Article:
Love Long-Distance Hiking? Try the ‘Grande Escursione Appenninica’, Between Tuscany and Emilia-Romagna

Thu, 06/22/2017 - 06:00
Grande Escursione Appenninica

[Photo: Along the GEA, the view from the Passo di Pradarena on the Appennino Tosco-Emiliano.]

On a few recent hikes in the Apennines south of Bologna, where I live, I kept seeing signs of the ‘Grande Escursione Appenninica’ (abbreviated in GEA), which made me curious: the name itself feels inspiring, the ‘Great Apennine Excursion’; and, as the passionate hiker I am, I feel increasingly drawn to long-distance hiking.

I remembered I had a guidebook at home about the Apennines; as it turned out, it is entirely dedicated to the GEA, “Trekking in the Apennines” (Cicerone Press), authored by travel writer and walker extraordinaire Gillian Price.

The GEA is a 402-km trek  along the Apennines, the unsung mountains of Italy, which so often take a back seat to the most popular Italian Alps, of which the Unesco-inscribed Dolomites form a part.

Price herself describes the Apennines as “Italy’s best-kept secret”, providing walkers with beautiful trails over ridges and among forests in areas unaffected by mass tourism, which have often retained an authenticity hard to find in more favored destinations.

The GEA, which covers approximately a third of the total length of the Apennine chain, can be walked in its entirety in 23 days, but the great thing about it is that, if you don’t have that amount of time off, you can still walk parts of it (as I did without even planning it!), taking advantage of the excellent public transport network serving several locations along the route.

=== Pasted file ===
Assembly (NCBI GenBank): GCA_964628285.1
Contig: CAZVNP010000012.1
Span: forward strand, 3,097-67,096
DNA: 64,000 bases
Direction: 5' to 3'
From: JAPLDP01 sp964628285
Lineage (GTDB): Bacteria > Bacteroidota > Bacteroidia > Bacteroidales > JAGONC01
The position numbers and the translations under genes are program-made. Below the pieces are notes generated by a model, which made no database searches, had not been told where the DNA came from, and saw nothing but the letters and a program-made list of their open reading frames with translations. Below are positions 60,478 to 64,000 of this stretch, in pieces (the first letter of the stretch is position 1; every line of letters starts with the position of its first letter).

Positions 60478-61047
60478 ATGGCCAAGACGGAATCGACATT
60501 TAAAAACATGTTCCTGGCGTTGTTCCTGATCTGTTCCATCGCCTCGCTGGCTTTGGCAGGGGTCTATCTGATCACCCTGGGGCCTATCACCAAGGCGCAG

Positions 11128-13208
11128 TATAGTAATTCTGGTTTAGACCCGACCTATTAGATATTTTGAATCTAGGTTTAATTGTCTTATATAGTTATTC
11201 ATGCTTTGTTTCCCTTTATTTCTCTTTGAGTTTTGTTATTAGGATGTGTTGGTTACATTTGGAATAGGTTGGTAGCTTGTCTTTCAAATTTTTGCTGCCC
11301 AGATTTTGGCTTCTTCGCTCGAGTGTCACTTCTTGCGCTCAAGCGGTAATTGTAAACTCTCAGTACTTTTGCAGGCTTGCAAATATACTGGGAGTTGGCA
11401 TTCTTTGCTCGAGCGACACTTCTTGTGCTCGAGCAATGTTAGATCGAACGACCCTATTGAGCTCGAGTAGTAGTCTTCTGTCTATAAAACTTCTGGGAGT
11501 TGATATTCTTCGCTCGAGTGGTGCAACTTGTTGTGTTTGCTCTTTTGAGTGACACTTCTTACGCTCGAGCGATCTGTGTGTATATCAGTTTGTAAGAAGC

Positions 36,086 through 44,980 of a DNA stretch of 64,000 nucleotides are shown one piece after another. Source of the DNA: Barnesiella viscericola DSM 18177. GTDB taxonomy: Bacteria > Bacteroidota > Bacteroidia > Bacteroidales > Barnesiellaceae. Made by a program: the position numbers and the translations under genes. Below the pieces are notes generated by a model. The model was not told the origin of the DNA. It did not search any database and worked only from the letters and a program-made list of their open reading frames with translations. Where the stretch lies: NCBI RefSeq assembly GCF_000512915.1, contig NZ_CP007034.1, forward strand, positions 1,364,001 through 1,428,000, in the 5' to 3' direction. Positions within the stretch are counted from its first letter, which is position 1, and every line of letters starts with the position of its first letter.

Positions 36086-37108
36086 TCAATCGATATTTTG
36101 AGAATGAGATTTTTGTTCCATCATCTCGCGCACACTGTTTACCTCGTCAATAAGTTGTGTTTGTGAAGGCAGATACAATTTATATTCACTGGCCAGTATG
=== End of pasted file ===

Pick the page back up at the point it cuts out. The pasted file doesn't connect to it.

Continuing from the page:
The trek starts in eastern Tuscany, at Bocca Trabaria, near the border with Umbria and Marche, then makes its way into Emilia-Romagna, where it ends at Passo Due Santi, right at the border with Liguria. It winds its way through numerous protected areas, including two national parks, the Foreste Casentinesi Park and the Appennino Tosco-Emiliano Park; it crosses into small medieval villages, woods and highly panoramic ridges; it uses ancient trails once walked on by pilgrims, traders and bandits. It ranges in altitude from 400m to 2,054m, its highest point, which coincides with the summit of Monte Prado.

To prepare for your GEA trek, or to pick a one or multi-day trek along the route, make sure you get a copy of 'Trekking in the Apennines', available in our online shop; it features detailed descriptions of each stage with mapping, and a comprehensive introduction, covering history, plants and wildlife and practical information including where to stay, what to bring, and more.